Delaware may be one of the smallest states in the country in terms of area, but it's still home to hundreds of thousands of people. All of them must share local roads and freeways. Like anywhere else, accidents happen on a daily basis. There's no telling when or where they'll occur, which is why it's so important to have decent auto insurance. Besides, no one can drive legally in the state without maintaining valid liability coverage. Drivers who flout the law face very serious consequences.
Shopping for auto insurance in Delaware doesn't have to be expensive or confusing. It's easy to collect free car insurance quotes to compare and contrast the best and most affordable options. However, drivers shouldn't base their decisions on price alone. It's important to keep the minimum insurance requirements for the First State in mind. It also helps to have a basic understanding of the kinds of drivers who share the state's highways and byways. By being as educated as possible, Delaware residents can pinpoint policies that offer exceptional protection for very competitive rates.
In 2012, the U.S. Census Bureau reports that Delaware had a population of 917.092. Out of that number, 716,109 people were legally registered to drive in the state. In other words, 78 percent of all residents have driver's licenses. This information comes from the Federal Highway Administration. That agency maintains all kinds of statistics about drivers in various states. One thing to keep in mind is that insurance companies take many things into consideration while determining premiums, but they don't consider gender. In Delaware as of November 2012, 349,979 people, or 48.87 percent of all registered drivers, were men. 366,130 people, or 51.13 percent of all registered drivers, were women.
Most people know that insurance companies pull their driving records to calculate premiums. Safe drivers are awarded lower rates while drivers with many accidents and moving violations have to pay a lot more. That's not all that concerns insurance companies, however. They also look at a driver's age. Younger drivers don't have as much experience behind the wheel as older drivers, so they tend to pay a lot more. In November 2012, there were 35,499 drivers aged 19 and under in Delaware, which equaled about 5 percent of all registered drivers. The largest group, which consists of people who are between the ages of 45 and 49, included 67,683 licensed drivers and accounted for 9.5 percent of everyone who legally drives in the state.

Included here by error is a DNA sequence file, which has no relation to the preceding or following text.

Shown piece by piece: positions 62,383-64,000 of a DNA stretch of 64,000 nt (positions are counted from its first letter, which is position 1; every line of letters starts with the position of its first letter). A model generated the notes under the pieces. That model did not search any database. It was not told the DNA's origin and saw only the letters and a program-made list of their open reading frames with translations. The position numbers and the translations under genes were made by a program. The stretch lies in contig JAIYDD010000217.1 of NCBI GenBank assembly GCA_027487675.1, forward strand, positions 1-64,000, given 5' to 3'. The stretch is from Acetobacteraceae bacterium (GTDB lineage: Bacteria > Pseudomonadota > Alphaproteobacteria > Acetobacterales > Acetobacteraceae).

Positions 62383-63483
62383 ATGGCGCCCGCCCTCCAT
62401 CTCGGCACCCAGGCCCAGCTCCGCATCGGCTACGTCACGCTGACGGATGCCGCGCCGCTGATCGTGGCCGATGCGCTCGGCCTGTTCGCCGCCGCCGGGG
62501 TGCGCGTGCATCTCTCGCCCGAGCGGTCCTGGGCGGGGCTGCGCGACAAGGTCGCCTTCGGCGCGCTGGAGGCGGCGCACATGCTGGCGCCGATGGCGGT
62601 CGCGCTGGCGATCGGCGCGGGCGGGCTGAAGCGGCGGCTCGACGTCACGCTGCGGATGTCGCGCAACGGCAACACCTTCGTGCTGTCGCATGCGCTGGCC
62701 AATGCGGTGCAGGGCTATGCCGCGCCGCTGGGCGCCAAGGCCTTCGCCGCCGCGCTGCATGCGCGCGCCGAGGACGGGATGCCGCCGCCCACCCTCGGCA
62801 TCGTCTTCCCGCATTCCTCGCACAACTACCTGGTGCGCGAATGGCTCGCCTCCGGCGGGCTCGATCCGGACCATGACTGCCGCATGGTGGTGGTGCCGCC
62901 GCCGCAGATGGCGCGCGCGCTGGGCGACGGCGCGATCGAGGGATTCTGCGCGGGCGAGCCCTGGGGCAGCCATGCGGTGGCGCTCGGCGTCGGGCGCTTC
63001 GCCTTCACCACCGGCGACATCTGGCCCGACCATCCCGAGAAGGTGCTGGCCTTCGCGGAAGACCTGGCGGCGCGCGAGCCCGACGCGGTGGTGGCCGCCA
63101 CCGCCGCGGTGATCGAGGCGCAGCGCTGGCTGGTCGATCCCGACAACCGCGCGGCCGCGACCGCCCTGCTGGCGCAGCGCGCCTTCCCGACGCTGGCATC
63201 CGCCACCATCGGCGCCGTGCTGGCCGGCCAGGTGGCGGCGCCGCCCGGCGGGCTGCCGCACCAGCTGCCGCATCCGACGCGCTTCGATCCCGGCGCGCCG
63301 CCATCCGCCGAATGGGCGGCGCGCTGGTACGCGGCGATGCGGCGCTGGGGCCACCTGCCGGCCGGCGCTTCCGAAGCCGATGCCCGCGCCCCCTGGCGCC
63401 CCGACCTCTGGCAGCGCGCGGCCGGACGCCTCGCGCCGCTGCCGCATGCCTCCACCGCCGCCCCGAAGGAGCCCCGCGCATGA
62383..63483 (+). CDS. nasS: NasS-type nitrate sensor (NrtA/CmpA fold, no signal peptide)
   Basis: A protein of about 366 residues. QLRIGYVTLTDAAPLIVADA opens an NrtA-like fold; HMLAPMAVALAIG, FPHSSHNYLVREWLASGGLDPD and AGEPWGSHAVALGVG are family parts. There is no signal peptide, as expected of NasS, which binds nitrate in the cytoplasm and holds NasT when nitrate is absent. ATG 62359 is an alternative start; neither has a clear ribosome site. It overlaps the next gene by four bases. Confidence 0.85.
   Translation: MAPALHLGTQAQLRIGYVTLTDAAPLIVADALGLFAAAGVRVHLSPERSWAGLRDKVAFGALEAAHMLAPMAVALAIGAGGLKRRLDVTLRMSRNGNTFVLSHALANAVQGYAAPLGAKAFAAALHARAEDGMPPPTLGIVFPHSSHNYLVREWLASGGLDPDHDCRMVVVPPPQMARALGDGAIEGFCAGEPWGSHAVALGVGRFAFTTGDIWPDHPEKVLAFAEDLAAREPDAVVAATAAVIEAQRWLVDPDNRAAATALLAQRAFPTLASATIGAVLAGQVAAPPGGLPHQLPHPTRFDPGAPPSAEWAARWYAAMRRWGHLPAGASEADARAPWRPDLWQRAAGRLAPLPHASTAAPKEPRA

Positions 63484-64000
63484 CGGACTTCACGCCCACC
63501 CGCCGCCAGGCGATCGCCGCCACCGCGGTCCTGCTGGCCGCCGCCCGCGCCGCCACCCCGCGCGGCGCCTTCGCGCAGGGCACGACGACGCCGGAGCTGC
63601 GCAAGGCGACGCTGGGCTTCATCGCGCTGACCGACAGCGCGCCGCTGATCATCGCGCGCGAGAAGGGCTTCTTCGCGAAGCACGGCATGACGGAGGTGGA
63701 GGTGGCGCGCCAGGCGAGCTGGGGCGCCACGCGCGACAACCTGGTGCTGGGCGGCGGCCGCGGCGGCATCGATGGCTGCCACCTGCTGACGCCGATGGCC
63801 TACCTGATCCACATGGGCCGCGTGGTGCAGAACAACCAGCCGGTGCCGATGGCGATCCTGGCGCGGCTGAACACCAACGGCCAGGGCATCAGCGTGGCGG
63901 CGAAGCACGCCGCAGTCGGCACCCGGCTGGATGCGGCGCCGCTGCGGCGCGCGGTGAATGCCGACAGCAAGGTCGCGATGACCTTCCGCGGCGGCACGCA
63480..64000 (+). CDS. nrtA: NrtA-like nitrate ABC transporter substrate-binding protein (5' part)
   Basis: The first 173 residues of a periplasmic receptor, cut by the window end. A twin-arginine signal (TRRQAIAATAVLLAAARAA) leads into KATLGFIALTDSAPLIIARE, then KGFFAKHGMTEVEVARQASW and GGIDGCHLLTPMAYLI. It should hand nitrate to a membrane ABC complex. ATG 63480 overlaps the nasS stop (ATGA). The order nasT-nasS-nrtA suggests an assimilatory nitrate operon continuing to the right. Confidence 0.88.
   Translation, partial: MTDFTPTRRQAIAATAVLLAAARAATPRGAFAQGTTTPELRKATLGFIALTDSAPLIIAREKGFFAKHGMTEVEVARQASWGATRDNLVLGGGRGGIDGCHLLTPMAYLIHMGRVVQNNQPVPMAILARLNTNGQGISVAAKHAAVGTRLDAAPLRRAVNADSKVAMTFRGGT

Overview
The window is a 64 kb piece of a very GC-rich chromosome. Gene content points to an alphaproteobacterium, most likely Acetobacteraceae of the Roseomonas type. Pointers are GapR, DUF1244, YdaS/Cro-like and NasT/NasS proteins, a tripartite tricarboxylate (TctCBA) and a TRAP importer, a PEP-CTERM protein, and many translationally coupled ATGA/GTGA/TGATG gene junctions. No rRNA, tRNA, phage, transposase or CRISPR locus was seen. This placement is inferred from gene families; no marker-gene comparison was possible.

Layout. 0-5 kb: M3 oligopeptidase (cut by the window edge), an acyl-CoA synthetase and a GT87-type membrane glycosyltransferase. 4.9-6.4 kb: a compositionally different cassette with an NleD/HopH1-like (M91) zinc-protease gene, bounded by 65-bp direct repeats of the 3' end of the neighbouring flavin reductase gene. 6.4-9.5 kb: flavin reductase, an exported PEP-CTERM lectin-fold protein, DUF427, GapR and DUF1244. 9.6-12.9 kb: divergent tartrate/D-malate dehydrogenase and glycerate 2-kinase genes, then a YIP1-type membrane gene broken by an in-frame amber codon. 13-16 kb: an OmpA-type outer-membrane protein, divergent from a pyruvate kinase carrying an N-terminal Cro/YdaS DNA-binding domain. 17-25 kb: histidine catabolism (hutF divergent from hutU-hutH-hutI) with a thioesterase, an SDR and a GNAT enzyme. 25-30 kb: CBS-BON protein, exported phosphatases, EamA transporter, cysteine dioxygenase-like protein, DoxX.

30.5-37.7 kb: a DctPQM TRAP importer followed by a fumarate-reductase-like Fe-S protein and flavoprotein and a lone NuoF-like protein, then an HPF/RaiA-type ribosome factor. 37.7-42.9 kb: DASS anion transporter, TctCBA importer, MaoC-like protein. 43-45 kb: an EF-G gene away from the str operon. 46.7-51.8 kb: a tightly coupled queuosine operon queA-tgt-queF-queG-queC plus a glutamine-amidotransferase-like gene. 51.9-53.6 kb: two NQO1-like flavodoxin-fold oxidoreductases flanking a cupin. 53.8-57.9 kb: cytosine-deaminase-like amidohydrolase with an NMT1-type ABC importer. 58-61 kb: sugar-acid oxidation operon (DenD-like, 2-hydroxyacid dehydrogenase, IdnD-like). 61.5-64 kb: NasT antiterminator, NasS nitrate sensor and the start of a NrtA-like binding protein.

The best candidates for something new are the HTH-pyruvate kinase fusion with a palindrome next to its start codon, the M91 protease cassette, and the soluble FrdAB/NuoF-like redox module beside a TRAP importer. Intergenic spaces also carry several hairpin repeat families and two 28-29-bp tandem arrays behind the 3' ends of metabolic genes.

Auto Insurance Requirements in Delaware
People who move to Delaware from other states are often surprised to learn that there's only one way to prove financial responsibility, which is required to drive legally: liability insurance. In other states, drivers can sometimes file bonds and take other steps to fulfill the requirement. This may be a blessing in disguise, though. Auto insurance is the best way for a driver to protect his financial best interests.
Drivers should be careful when buying auto insurance in Delaware. In order to fulfill the requirements of the law, policies must meet or exceed certain minimums. In the state of Delaware, the minimum requirements for liability insurance are:
- At least $10,000 in property damage coverage
- At least $15,000 in bodily injury coverage for one person
- At least $30,000 in bodily injury coverage for two or more people
Just because these minimum requirements allow a person to drive legally in the state doesn't mean they're sufficient. Most people get more extensive coverage to avoid major financial burdens in the event of a car accident.
Insurance companies in Delaware notify the DMV when drivers cancel their policies. In fact, a driver who is just switching from one carrier to another needs to notify the DMV to avoid problems. If the DMV determines that no insurance is on file, a driver may face a suspension of six months and a fine of $1,500 or more. The DMV sometimes performs audits to ensure that drivers are compliant. Ignoring a request for an audit can result in suspension and at least $75 in fines.